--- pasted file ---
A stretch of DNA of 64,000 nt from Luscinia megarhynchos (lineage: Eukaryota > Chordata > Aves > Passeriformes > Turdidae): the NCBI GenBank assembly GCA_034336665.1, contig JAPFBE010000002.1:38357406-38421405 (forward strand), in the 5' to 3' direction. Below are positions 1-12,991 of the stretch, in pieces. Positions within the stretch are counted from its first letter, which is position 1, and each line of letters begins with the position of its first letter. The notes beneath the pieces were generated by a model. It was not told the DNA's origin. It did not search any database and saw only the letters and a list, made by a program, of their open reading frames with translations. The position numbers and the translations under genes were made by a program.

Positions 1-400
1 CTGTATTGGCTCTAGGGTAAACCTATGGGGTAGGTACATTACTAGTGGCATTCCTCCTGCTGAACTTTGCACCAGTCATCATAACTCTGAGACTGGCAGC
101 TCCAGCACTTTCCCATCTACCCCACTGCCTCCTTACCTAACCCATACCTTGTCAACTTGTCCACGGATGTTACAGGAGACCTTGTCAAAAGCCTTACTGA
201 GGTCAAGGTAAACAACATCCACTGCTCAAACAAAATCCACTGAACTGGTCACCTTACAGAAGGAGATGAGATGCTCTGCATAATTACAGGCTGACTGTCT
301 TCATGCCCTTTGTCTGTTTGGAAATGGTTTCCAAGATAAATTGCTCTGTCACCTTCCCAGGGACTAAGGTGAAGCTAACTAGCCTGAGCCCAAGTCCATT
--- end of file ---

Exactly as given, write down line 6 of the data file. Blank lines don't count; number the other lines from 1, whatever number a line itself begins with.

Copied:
301 TCATGCCCTTTGTCTGTTTGGAAATGGTTTCCAAGATAAATTGCTCTGTCACCTTCCCAGGGACTAAGGTGAAGCTAACTAGCCTGAGCCCAAGTCCATT